Wine Word: Carmenère

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This week I am traveling in Chile and Argentina, so I thought I would fill you in on Chile signature grape Carmenère.

How much do you know about this grape variety?

Firstly, Carmenère is a thick skinned, late ripening black grape variety that makes deeply colored wines, which often have a signature herbaceous or soy sauce tang.

The Origin of Carmenère — France not Chile: While most associated with Chile, Carmenère is in fact native to Bordeaux. The grape was widely cultivated in the Médoc as far back as the early 1700’s. However, between the destructive outbreak of Phylloxera that ravaged Europe’s vineyards, plus Carmenère’s inherent fruit set and ripening challenges, the grape all but disappeared from France.

Chilean Merlot or Carmenère: Almost two hundred years later Carmenère emerged as part of a field blend in Chile in the mid 1900s. In fact for a long time producers in Chile did not know what it was and assumed it was a variant of Merlot, calling it Chilean Merlot. It was in 1997 that DNA analysis confirmed the grape as in fact Carmenère and not Merlot.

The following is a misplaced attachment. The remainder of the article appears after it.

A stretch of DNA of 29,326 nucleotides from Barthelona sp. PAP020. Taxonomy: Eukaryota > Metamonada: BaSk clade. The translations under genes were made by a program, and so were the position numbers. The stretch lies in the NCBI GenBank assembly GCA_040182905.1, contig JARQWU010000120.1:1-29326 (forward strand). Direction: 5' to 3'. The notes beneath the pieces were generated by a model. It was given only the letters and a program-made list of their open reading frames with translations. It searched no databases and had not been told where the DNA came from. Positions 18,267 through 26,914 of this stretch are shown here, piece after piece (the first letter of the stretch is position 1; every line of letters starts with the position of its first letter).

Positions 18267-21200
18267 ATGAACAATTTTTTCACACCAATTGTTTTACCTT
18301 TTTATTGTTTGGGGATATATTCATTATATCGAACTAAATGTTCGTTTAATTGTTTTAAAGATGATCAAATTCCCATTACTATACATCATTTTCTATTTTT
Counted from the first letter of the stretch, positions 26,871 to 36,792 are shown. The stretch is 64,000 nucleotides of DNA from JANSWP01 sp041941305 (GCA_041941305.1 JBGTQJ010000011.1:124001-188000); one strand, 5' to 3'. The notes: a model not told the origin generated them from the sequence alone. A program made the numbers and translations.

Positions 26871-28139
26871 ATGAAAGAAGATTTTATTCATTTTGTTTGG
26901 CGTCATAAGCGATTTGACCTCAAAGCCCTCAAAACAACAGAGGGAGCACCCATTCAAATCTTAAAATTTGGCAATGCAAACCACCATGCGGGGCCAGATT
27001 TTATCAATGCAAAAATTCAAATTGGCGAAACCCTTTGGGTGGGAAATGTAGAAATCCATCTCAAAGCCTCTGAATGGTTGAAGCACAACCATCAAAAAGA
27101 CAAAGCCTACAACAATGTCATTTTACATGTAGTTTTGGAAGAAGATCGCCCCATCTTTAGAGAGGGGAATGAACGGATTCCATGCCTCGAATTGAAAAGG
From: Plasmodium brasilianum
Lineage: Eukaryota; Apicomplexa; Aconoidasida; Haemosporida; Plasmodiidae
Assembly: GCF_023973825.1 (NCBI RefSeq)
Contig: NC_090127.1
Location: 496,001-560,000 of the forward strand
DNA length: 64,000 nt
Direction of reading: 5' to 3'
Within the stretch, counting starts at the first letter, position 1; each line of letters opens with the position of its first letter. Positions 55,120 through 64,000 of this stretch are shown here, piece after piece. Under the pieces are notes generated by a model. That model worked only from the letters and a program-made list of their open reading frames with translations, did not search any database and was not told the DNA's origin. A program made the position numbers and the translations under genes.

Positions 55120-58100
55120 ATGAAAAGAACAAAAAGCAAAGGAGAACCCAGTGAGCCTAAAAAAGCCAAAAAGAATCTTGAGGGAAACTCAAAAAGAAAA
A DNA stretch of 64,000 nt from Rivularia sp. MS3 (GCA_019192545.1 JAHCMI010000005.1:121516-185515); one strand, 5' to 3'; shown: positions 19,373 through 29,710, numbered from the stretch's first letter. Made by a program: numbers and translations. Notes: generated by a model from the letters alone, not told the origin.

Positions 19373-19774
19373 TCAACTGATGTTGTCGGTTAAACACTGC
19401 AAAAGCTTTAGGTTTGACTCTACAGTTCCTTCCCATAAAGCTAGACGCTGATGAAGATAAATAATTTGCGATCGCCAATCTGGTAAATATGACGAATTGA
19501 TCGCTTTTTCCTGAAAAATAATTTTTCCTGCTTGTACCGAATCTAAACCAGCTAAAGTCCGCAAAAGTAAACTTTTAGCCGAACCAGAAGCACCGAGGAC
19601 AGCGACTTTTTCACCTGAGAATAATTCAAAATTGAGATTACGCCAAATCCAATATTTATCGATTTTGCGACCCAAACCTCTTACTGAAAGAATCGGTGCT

Carmenère wines: Today, according to Wines of Chile there are almost 22,000 acres of Carmenère planted in Chile. Wines produced are either varietal Carmenère or blends where it partners with Cabernet Sauvignon and or Merlot. Wines are not as firmly tannic as Cabernet Sauvignon or as fleshy as Merlot – sitting somewhere in between in terms of structure. Flavors are typically spicy with an underlying savory soy and herbaceous note with dark plummy-blackberry fruit.

(Image: Underlying image by Sadovnikova Olga/Shutterstock)

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Mary Gorman-McAdams, MW (Master of Wine), is a New York based wine educator, freelance writer and consultant. In 2012 she was honored as a Dame Chevalier de L'Ordre des Coteaux de Champagne.